Western retailers and merchandisers ship their production overseas, primarily to Asia. Hamilton and Kao trace the rise and fall of Taiwan as the main OEM destination for these retailers. Drawing on hundreds of interviews with Taiwanese businesspeople, they show how intermediate-demand driven supply chains structure production according to the logic of making money.
Blanchette sheds light on ideological battles waged within China since the death of Mao Zedong. He claims that China is undergoing a Maoist revival and analyzes individuals and group that are behind it.
Davis and Wei chronicle the Trump administration’s trade war with China, documenting successive rounds of failed negotiations and frustrated plans.
Tcherneva presents the case for a universal, permanent, federally funded and decentralized program that offers voluntary employment opportunities to those willing and ready to work.
In his book, Blustein chronicles the contentious diplomatic history that led to China’s WTO membership and the subsequent trade woes that resulted from the China Shock.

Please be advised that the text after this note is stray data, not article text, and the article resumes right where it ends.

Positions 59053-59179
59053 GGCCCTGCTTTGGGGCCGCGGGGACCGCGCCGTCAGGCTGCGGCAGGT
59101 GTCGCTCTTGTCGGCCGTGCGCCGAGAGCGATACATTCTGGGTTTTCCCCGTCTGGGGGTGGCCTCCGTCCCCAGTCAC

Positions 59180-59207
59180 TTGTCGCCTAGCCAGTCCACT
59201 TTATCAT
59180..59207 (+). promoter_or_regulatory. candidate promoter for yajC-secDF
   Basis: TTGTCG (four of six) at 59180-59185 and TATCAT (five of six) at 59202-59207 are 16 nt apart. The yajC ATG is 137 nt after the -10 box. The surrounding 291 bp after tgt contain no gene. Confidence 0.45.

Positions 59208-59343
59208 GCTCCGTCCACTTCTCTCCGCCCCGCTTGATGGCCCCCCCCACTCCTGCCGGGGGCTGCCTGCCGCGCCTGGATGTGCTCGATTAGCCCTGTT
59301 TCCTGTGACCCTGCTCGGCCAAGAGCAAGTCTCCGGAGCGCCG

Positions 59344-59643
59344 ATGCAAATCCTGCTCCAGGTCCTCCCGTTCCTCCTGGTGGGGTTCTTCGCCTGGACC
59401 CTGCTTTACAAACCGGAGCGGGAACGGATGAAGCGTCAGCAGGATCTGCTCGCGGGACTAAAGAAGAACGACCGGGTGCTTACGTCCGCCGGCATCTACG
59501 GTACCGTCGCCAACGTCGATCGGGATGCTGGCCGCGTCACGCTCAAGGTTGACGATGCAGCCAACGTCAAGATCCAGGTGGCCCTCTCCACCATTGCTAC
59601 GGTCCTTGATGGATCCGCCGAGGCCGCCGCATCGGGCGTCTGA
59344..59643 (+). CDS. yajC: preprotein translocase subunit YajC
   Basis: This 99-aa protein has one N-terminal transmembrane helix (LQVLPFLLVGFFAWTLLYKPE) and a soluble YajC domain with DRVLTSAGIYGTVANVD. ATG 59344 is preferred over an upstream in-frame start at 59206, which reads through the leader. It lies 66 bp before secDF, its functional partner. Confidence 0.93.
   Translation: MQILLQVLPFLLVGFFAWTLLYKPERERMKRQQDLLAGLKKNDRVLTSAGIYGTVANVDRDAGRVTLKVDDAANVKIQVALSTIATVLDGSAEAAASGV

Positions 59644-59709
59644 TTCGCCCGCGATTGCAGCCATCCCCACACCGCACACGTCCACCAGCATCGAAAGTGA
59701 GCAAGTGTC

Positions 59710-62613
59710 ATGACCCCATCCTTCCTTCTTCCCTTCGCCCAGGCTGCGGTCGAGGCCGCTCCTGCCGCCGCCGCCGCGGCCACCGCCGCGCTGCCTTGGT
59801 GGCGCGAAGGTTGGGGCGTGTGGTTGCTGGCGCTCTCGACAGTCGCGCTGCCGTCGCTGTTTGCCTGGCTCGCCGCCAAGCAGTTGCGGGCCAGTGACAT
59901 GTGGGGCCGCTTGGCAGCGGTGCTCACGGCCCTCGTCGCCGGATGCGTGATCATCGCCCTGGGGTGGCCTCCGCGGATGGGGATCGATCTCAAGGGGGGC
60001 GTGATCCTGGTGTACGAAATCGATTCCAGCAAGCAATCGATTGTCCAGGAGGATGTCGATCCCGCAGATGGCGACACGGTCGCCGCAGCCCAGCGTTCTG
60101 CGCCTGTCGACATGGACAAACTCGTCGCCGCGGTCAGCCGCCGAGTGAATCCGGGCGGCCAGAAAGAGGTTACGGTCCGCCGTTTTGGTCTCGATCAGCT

Johny Pitts travels the Continent to uncover its African communities carving spaces for their identities within broader national European ones. It is a documentary, bottom-up, look at spaces Afropeans inhabit with a blend of observation and history that produces a revealing narrative.
Milanovic divides capitalism into two administrative regimes – the liberal meritocratic and the political, one represented by the US, the other by China. He analyzes features and forces that generate inequalities within them and tries to address the question of where capitalism itself is headed.
Foroohar shows how financialization perpetuates Wall Street’s reign over Main Street, widens the gap between the rich and the poor and imperils our future.
In a searing critique of biotechnology’s impact on agricultural production in India in the 1980s and 1990s, Shiva exposes the ecological roots of communal violence that struck Punjab.
Kelton introduces Modern Monetary Theory to readers by way of tackling the “Deficit Myth” – the overhyped focus on national debts. When we dispense with the debt mantra, we can focus on things that matter and put people over balanced budgets.